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International collaboration championed as Queen of Spain visits Cancer Research UK

Jacob Smith
by Jacob Smith | News

21 September 2023

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Queen Letizia of Spain (centre right) at Cancer Research UK's offices in London


Queen Letizia of Spain with CRUK chairman Professor Sir Leszek Borysiewicz, chief executive Michelle Mitchell, and Ramon Reyes
Left to right: Professor Sir Leszek Borysiewicz, Queen Letizia of Spain, Michelle Mitchell, Ramón Reyes

Her Majesty Queen Letizia of Spain, honorary president of the Spanish Association Against Cancer (AECC) and it’s scientific foundation, visited Cancer Research UK today to commemorate the upcoming World Cancer Research Day. 

Her Majesty joined senior leaders from Cancer Research UK, the AECC, the Italian Foundation for Cancer Research (AIRC), and the European Society for Medical Oncology (ESMO) to recognise and celebrate international relationships in cancer research. 

Observed on 24 September, World Cancer Research Day promotes the importance of cancer research and highlights how integral continued investment in research is to achieve the scientific advances we need to beat cancer.  

Her Majesty’s visit included a meeting focussed on international researchers collaborating on co-funded research programmes and a panel discussion dedicated to the three key themes of this year’s World Cancer Research Day: integrating diversity, advancing research, and achieving equity. 

“Thank you so much for allowing me to be here today to see the successful teamwork between these organisations in this hard and complex journey of advancing in cancer research,” Her Majesty said.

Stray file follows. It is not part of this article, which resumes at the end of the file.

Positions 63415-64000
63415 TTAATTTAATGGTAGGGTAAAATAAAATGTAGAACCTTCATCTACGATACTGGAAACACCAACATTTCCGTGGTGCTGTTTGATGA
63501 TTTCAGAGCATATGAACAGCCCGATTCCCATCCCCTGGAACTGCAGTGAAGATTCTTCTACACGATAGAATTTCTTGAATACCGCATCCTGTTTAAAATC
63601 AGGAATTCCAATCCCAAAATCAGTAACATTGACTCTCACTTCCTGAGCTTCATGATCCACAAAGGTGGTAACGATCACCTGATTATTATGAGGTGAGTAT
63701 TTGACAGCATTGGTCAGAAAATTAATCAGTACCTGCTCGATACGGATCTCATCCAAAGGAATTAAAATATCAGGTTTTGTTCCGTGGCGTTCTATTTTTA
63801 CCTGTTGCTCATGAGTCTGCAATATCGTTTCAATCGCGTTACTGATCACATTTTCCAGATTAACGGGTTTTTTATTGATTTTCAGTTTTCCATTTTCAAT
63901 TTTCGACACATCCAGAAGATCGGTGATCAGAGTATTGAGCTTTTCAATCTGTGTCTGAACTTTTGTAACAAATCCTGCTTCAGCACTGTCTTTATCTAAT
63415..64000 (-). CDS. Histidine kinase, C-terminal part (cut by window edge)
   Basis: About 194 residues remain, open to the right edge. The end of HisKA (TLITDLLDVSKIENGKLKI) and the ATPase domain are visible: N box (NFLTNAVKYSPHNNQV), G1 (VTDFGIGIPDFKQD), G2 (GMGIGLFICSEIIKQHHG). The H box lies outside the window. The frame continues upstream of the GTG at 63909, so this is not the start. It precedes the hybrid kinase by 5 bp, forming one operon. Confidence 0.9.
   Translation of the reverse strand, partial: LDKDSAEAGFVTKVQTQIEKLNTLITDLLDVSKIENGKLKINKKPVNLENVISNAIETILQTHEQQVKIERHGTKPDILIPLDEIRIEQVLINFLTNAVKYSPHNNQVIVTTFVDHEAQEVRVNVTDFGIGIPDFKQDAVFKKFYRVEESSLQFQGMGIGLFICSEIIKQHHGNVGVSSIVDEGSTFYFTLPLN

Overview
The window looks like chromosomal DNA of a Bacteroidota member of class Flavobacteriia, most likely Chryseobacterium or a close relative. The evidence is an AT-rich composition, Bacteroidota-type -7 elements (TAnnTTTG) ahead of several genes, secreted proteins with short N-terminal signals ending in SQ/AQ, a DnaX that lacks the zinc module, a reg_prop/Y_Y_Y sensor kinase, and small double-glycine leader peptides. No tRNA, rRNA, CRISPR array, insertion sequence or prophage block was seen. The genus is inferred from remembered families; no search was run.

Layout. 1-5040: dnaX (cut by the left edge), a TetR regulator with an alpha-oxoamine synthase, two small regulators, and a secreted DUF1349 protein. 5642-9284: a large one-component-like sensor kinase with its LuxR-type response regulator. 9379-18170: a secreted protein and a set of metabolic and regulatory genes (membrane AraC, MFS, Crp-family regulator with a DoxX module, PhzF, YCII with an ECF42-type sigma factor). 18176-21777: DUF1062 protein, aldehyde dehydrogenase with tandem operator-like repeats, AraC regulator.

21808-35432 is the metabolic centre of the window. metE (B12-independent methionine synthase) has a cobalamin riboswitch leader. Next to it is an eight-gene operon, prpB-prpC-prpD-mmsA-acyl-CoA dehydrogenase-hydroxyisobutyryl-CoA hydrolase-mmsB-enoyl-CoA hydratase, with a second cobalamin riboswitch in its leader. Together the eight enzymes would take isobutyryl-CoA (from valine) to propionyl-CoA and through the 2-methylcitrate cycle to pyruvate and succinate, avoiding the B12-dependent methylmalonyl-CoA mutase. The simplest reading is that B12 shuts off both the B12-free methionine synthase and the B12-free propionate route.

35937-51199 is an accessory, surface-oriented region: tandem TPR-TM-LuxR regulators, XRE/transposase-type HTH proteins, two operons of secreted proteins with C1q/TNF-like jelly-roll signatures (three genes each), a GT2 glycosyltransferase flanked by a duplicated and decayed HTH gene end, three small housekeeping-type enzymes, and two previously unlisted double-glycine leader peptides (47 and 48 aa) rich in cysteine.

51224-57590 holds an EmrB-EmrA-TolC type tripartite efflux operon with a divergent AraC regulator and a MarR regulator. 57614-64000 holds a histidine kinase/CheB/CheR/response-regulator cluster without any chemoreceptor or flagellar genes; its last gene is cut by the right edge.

Queen Letizia of Spain in a closed meeting with international researchers, as well as representatives from Cancer Research UK
Queen Letizia of Spain in a meeting at Cancer Research UK with international researchers, as well as representatives from Cancer Research UK, AECC, AIRC and ESMO

Working in partnership 

Cancer Research UK’s partnership with AECC and AIRC began in 2016.  

Since then, they have worked together to co-fund the Accelerator Awards, which have helped to forge some strong relationships between leading institutions in the UK, Spain and Italy. 

Also at the forefront of international collaboration in cancer research is Cancer Grand Challenges, a unique funding initiative co-founded by Cancer Research UK and the National Cancer Institute in the US. 

Cancer Grand Challenges aims to accelerate high impact research and translate discoveries for public and patient benefit by transforming how team science is conducted. 

Since it was founded in 2020, the Cancer Grand Challenges has committed over $270 million to its community of over 700 investigators and collaborators across 10 countries. 

One of the Cancer Grand challenges teams, the PROMINENT team, is funded by Cancer Research UK, the NCI, and the AECC.